WILL asks Wisconsin Supreme Court to rule on redistribution


Initial action, on behalf of four voters, calls for a judicial distribution plan

The news: The Wisconsin Institute for Law & Liberty (WILL) has filed an initial action with the Wisconsin Supreme Court, urging the court to declare the current legislative districts unconstitutional and establish a judicial allocation plan. WILL represents four Wisconsin voters who live in legislative districts who, as a result of the 2020 census, now have their votes unconstitutionally watered down, counting less than if they lived in a different constituency.

The quote: WILL President and General Counsel Rick Esenberg said, “Passing new legislative maps is a state responsibility. If the legislature and governor cannot come to an agreement, it is entirely appropriate – if not necessary – for the Supreme Court of Wisconsin, a branch of the state government, to adopt a judicial allocation plan to pass maps. constitutional. “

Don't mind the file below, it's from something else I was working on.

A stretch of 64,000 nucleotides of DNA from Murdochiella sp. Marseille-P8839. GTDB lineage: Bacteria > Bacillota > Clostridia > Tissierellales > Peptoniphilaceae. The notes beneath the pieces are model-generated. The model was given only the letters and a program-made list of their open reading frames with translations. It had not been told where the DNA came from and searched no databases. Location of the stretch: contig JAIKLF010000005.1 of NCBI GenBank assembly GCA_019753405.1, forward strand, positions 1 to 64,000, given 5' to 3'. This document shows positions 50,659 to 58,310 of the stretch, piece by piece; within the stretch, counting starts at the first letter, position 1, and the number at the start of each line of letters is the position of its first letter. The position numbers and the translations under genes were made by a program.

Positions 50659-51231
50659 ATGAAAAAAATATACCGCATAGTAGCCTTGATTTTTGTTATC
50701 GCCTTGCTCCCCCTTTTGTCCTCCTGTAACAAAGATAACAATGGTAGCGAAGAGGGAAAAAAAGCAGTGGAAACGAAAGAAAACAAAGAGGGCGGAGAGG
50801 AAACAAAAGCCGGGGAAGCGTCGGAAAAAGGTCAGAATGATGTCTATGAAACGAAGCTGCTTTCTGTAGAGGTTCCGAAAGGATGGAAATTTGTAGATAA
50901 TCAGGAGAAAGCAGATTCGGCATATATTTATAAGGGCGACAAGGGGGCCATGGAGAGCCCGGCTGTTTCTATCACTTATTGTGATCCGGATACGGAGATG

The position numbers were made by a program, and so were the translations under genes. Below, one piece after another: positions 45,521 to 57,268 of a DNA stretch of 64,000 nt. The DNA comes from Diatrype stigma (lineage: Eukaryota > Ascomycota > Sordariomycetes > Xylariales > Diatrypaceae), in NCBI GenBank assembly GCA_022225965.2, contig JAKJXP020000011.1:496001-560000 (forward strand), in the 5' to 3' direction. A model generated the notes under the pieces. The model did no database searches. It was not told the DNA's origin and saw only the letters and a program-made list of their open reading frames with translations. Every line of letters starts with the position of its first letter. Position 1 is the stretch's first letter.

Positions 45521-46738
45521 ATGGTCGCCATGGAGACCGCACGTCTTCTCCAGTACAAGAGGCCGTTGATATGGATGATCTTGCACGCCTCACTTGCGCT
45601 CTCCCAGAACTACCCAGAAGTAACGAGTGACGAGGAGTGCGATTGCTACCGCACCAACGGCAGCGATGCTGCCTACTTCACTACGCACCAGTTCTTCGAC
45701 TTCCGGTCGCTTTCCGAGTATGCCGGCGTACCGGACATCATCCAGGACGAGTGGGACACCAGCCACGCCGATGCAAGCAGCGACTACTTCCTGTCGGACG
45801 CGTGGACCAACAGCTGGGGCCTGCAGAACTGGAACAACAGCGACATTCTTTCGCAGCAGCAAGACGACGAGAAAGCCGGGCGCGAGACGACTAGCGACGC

Background: The Wisconsin Constitution guarantees that every voter has the right to equal representation, summarized in the “one man, one vote” principle. But the 2020 census results reveal that increases and decreases in Wisconsin’s population have made Wisconsin’s legislative maps unconstitutional. Voters who currently reside in districts that have experienced population growth now see their votes diluted, potentially violating their constitutional rights.

The state legislature and governor are responsible for approving new legislative maps. But in all likelihood, a divided government will lead to an impasse that will require a judicial distribution plan.

Although federal litigation has already started, the United States Supreme Court and the Wisconsin Supreme Court have made it clear that redistribution is primarily a responsibility of the state legislature and courts. While the Wisconsin Supreme Court declined to adopt a rule for such cases earlier this year, it made it clear that the absence of a rule does not preclude the exercise of jurisdiction.

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Thelma J. Longworth

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